The early years of the lives of both men were filled with irony, disappointment, humiliation, and rejection. George Baker Jr. was born in 1879, the fourth child and first son of ex-slave George Baker and ex-slave Nancy (like the majority of her fellow enslaved Africans, Nancy’s surname was unknown; after the Civil War she took the name “Smith”). One more child, George’s brother, Milford, would be born to the couple later. Though his mom was born at a place named Mt. Pleasant, in Rockville, Maryland, life for George Jr. was anything but pleasant. Reaching only 5 feet 2 inches as an adult, little George was perennially teased for his small stature as a child also had to contend with the fact that when his morbidly obese mom died in 1897 during George’s teenage years, she was remembered in the Montgomery County Sentinel as, “without doubt, the largest woman in the county, if not the state.”
For young Jim Jones, born an only child on May 13, 1931, in rural Indiana, to James Thurman Jones and Lynetta Putnam Jones, life also was no bed of roses. Though doting and close to his mom throughout his life, Jim characterized his father as an avid racist. Other accounts suggest James Thurman was emotionally remote from his little boy. Some who remember “Jimba” from his early years characterized him as a “fouled-mouth Dennis the Menace” type character, more attuned to his retinue of pet cats, dogs, birds, and older church woman than he was to children his own age, who tended to reject him. Some have wondered if he was sexually abused as a child. If so, though rarely discussed openly during the 1930’s, this would not have been an uncommon occurrence for unprotected and poorly supervised youths. As an adult he would recount that he was born on the wrong side of the tracks, and that he was considered white trash.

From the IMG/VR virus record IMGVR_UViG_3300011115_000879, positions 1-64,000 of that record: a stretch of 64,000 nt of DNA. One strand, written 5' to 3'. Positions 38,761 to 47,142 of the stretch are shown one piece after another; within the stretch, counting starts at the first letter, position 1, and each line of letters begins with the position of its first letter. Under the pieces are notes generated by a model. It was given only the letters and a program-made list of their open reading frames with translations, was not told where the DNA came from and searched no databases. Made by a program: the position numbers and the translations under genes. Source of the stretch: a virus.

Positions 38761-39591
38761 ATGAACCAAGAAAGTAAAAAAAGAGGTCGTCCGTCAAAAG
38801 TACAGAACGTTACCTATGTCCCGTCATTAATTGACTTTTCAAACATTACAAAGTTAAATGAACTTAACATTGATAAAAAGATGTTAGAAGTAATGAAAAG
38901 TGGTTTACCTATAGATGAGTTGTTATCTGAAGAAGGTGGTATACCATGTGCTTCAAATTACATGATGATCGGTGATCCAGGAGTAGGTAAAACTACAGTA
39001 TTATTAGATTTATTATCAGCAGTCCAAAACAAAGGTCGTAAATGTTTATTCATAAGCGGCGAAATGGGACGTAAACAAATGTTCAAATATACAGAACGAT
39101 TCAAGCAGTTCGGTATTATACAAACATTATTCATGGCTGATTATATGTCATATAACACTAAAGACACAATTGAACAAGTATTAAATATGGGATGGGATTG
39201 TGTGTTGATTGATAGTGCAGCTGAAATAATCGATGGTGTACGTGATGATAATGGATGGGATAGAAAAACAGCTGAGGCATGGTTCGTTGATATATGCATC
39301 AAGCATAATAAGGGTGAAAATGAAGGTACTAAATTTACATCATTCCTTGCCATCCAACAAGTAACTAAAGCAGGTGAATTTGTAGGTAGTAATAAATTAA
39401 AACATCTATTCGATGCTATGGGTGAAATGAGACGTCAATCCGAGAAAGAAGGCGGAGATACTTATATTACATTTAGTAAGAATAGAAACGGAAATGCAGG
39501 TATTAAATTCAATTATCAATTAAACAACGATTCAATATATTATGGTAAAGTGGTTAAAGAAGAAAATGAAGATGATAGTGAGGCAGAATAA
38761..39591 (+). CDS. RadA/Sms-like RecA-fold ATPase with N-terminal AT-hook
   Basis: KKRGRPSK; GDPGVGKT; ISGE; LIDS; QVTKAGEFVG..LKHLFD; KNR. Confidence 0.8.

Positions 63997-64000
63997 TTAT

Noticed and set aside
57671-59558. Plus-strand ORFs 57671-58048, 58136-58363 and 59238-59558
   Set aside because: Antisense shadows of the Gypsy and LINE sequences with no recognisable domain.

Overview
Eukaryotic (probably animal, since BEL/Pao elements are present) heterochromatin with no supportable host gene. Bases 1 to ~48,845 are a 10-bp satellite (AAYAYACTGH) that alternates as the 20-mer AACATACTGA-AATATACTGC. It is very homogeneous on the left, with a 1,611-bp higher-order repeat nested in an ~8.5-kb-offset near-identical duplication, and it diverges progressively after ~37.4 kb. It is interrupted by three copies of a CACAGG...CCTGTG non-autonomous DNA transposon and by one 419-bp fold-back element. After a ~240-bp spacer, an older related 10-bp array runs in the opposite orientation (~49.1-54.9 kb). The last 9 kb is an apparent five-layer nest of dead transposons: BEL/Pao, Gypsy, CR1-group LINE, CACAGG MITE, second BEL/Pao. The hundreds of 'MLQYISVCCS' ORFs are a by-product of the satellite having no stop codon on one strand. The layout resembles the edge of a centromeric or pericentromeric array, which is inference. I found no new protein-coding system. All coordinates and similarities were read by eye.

Both George and Jim, facing uncomfortable personal and family realities, were attracted to the world of religious beliefs early on. Young George’s religious influences were the Roman Catholicism of his mother, the Quakers in Montgomery County, and the Methodist and Baptist churches of the larger black community. Jim, though having no particular sectarian training at home, developed emotional ties as a youth with deeply religious surrogate moms who exposed him early on to the local Quakers, the Church of the Nazarene and Pentecostalism.